The Lord Jesus has put His disciples precisely in those circumstances.  Here’s the gospel to the kingdom.  You've been feasting under My teaching on it for these last many months.  Now you're going to go out and proclaim it, and now you're going to go out and live it, and you're going to have to trust God because those people are going to hate you when you proclaim it.  And you're going to have to trust God because you don't know where your next meal is coming from.  And you're going to have to trust God because the kingdom that I'm asking you to proclaim is very different from the way that you conceived it about six months ago.  Kind of like the Christian life, isn't it?  And so, the Lord Jesus, as the master teacher, sends His disciples out on their own mission.   

II. We are reminded here that even the most mature believers can experience serious doubts.
We also see in this passage, in verses two and three, John's struggle.  And I don't want to say this in a morbid way, but we kind of appreciate the fact that John is struggling with doubt.  We're glad to see that there's someone else, even of John's stature, who's wrestling with his faith in a dark time because we know that we've been there.  We may be there right now.  You may be there right now.  And we learn in verses two and three that even the most mature believer can have serious struggles with doubt. 

Notice, again the words, “Now when John, while in prison  heard of the works of Christ, he sent word by his disciples and said to Him, ‘Are You the Expected One, or shall we look for someone else?'"  The chapter begins with John, this mighty preacher that is unquestionably of the hand of God.  He has proclaimed the truth, prepared the way for the Messiah, and he's imprisoned.  He's in a gloomy prison fortress about five miles east of the Dead Sea, one of the palaces of Herod Antipas, and his ministry is cut off.  He's not able to do what God made him to do.  God made this man to preach.  He made this man to prophesy, and He's now not able to carry on that work.  And John, in this circumstance, struggles with doubt.  He's the herald of the Messiah, and his heart is quivering with doubt.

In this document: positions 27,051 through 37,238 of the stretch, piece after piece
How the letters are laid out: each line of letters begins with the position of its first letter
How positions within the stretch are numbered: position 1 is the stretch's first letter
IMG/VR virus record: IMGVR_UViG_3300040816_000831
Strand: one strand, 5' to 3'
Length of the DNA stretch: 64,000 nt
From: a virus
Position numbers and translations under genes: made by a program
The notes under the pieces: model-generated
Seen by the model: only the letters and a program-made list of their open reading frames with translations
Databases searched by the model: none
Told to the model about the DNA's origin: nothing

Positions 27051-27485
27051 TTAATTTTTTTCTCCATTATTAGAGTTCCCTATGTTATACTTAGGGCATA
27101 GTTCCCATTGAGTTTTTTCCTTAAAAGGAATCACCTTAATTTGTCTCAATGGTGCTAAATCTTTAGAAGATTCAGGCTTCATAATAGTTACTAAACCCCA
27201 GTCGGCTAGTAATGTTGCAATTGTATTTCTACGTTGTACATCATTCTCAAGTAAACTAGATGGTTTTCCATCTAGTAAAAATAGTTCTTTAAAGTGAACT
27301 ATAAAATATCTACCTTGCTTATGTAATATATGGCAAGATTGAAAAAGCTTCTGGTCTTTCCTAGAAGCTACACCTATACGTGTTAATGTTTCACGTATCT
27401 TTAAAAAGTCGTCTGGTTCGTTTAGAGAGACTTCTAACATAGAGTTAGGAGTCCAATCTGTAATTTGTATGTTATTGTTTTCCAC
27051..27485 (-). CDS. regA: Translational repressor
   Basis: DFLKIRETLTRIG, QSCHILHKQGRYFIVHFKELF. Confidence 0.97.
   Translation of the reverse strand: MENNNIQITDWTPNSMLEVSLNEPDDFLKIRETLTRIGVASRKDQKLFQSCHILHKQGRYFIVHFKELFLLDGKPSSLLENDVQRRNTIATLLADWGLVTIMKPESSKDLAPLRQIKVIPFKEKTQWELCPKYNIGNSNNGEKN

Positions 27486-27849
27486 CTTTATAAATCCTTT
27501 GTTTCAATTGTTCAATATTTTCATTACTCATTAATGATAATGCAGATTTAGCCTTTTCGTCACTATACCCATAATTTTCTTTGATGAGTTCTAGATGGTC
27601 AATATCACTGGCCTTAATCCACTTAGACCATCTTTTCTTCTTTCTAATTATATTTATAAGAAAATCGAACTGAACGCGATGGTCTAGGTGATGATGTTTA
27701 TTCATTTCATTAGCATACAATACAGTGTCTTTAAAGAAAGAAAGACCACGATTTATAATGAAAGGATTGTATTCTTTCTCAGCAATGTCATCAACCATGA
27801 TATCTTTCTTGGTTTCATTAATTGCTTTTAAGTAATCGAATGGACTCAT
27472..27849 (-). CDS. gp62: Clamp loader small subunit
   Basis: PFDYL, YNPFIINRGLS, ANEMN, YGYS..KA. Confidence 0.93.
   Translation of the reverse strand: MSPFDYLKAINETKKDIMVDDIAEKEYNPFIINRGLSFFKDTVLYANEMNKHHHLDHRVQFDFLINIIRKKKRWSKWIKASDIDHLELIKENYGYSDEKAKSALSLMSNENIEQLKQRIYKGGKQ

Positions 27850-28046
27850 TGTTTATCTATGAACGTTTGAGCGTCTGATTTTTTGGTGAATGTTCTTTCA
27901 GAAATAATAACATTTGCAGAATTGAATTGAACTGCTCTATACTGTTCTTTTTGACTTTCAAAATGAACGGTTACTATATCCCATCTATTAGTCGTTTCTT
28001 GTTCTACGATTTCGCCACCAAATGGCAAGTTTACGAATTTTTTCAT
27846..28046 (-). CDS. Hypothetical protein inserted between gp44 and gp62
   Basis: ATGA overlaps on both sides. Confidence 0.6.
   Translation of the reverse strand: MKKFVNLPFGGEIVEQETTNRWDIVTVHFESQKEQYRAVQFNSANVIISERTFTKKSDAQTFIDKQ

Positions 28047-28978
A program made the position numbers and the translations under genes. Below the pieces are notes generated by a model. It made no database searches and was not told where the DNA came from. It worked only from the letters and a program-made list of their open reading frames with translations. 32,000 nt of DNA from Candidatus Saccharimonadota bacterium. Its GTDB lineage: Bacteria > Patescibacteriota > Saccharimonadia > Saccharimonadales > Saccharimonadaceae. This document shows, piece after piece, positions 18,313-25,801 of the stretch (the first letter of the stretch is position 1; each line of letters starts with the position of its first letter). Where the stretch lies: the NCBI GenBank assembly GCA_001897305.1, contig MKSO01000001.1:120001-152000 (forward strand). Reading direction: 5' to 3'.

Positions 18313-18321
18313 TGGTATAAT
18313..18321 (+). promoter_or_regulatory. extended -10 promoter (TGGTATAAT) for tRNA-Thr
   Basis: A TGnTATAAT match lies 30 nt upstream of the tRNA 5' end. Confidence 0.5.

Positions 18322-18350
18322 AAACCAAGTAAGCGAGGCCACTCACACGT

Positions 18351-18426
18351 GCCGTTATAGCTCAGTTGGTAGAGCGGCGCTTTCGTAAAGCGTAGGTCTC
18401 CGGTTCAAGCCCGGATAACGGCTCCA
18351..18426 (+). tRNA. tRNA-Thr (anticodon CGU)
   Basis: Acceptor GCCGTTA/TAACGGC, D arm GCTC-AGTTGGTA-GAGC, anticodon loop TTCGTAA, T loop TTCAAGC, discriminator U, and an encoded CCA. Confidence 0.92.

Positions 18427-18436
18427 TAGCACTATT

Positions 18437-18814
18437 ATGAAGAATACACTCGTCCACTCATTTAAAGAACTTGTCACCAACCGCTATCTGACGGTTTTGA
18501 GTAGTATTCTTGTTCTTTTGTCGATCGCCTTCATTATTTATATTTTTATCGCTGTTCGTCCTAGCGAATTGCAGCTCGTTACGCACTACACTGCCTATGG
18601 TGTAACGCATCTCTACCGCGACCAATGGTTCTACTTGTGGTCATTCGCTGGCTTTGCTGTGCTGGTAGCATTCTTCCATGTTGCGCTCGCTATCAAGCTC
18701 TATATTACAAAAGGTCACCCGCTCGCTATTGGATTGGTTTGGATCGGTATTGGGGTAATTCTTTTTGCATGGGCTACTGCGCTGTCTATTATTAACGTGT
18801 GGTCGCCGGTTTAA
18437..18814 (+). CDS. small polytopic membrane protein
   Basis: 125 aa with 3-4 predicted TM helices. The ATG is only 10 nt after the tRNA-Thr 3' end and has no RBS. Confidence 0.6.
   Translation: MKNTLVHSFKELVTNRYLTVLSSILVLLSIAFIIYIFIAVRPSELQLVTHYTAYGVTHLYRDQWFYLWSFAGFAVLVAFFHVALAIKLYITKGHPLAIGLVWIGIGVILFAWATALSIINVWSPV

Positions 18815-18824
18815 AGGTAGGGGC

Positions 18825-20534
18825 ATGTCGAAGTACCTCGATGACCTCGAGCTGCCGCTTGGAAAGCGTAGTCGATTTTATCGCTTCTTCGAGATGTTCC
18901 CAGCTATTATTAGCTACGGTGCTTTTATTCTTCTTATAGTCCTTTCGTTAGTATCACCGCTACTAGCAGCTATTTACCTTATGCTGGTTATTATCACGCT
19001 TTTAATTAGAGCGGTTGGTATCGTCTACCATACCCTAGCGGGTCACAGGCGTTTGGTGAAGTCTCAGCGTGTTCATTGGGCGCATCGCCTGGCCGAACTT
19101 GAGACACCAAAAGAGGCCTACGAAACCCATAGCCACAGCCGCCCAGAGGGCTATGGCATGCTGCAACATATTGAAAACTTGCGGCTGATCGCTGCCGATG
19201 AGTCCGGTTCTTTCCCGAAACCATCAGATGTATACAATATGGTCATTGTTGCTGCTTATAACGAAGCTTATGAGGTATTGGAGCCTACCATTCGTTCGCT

Seminary students, this is an aside, if anyone ever asks you whether constance and complete assurance is of the essence of faith, you turn them to Matthew chapter eleven verses two and three. Case closed.  Move on to the next point.  Even John has times in his Christian experience, if we can speak that way, in which he struggles with faith.  John is in prison.  That perplexes him.  John is alone.  That perplexes him.  John has preached a message emphasizing the passages of the Old Testament which say that when the Messiah comes He will set things right in Israel.  He will purify Israel.  He will bring judgment on the wicked.  He will release those who are oppressed.  He will restore order in the land.  He will draw all people back to God.  And John is in prison.  He is imprisoned by the grossest, most immoral adulterer possible, Herod Antipas.  And John’s wondering,  ‘What gives here?’